In this time of extraordinary global challenges, the UN is obligated to remedy the harm it caused in Haiti urgently.
In an unprecedented move, 14 United Nations-appointed human rights experts sharply admonished the UN last month for denying justice to victims of the cholera epidemic introduced to Haiti by UN peacekeepers in 2010. As communities around the world struggle to give meaning to the vast loss of life from COVID-19, the experts are right to draw renewed attention to this plight.
Cholera broke out in Haiti for the first time in the country’s history because the UN Stabilisation Mission in Haiti (MINUSTAH) failed to undertake basic precautions to prevent foreseeable harm. MINUSTAH deployed peacekeepers from Nepal – a country experiencing an active cholera outbreak – without adequately screening for infection, and then recklessly disposed of contaminated faecal waste into Haiti’s largest river. The official death toll from cholera stands at 9,789, though studies suggest the true toll may be three to 10 times higher. Nearly one million Haitians have been infected – a per capita toll that exceeds any nation impacted by COVID-19 so far.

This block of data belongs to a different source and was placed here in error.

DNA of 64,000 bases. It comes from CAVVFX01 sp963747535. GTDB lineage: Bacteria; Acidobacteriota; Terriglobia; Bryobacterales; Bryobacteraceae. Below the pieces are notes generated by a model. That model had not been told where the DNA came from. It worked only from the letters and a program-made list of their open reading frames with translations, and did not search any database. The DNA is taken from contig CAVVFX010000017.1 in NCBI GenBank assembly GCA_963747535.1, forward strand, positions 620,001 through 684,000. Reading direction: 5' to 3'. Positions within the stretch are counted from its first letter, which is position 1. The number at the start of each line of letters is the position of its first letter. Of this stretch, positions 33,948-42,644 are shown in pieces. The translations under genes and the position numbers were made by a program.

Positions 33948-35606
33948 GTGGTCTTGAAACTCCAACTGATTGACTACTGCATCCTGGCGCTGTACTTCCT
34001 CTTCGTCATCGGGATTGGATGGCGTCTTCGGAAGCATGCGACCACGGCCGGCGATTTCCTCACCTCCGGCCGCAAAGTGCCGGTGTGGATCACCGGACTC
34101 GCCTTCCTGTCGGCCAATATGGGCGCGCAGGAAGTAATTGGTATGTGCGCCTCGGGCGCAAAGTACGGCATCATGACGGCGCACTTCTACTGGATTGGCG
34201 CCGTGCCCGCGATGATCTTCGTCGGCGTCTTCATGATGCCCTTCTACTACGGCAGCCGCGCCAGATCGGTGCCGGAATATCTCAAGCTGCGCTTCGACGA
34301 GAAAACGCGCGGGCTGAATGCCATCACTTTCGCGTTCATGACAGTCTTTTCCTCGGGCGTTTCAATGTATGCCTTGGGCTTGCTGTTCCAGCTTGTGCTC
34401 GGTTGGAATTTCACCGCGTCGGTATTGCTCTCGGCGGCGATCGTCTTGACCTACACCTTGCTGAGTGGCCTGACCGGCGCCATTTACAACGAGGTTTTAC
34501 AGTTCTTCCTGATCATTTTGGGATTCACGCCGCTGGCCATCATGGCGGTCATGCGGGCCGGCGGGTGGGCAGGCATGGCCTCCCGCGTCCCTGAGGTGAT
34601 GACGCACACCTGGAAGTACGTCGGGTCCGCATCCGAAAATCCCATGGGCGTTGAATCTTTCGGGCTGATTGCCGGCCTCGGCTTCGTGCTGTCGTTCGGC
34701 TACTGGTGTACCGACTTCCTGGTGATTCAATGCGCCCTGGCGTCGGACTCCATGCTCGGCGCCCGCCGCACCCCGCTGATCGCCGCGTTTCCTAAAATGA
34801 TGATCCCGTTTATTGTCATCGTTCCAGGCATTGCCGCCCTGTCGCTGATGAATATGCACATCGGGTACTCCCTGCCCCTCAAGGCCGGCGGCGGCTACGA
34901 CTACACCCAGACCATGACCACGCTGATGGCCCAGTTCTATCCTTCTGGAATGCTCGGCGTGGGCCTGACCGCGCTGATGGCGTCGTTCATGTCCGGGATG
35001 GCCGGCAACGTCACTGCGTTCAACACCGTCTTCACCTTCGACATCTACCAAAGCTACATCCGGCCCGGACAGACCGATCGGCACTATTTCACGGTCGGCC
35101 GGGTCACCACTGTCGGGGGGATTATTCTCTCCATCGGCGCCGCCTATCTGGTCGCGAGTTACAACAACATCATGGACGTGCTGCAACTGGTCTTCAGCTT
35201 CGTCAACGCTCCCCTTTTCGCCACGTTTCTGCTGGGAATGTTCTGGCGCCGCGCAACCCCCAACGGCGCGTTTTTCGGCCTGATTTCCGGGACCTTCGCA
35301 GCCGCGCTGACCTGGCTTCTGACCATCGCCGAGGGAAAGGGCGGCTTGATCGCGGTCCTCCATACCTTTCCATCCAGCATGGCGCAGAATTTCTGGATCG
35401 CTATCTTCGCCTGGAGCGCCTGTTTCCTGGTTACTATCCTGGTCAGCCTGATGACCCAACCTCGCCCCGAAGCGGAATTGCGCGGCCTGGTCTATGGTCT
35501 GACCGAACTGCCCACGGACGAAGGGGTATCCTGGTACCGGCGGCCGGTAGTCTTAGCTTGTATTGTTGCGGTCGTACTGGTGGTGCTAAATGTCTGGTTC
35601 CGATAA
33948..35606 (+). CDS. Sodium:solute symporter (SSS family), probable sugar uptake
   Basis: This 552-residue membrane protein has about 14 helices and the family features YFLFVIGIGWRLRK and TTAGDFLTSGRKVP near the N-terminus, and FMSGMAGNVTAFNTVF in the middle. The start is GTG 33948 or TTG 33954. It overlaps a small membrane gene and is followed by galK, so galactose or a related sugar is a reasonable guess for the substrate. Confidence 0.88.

It took six years of advocacy and lawsuits for the UN to pledge to address the harm suffered by cholera victims. In 2016, then Secretary-General Ban Ki-moon issued a long overdue apology for the UN’s role in introducing the disease and launched a $400m initiative to eliminate cholera and provide “material assistance” to those most affected by the epidemic. Continue reading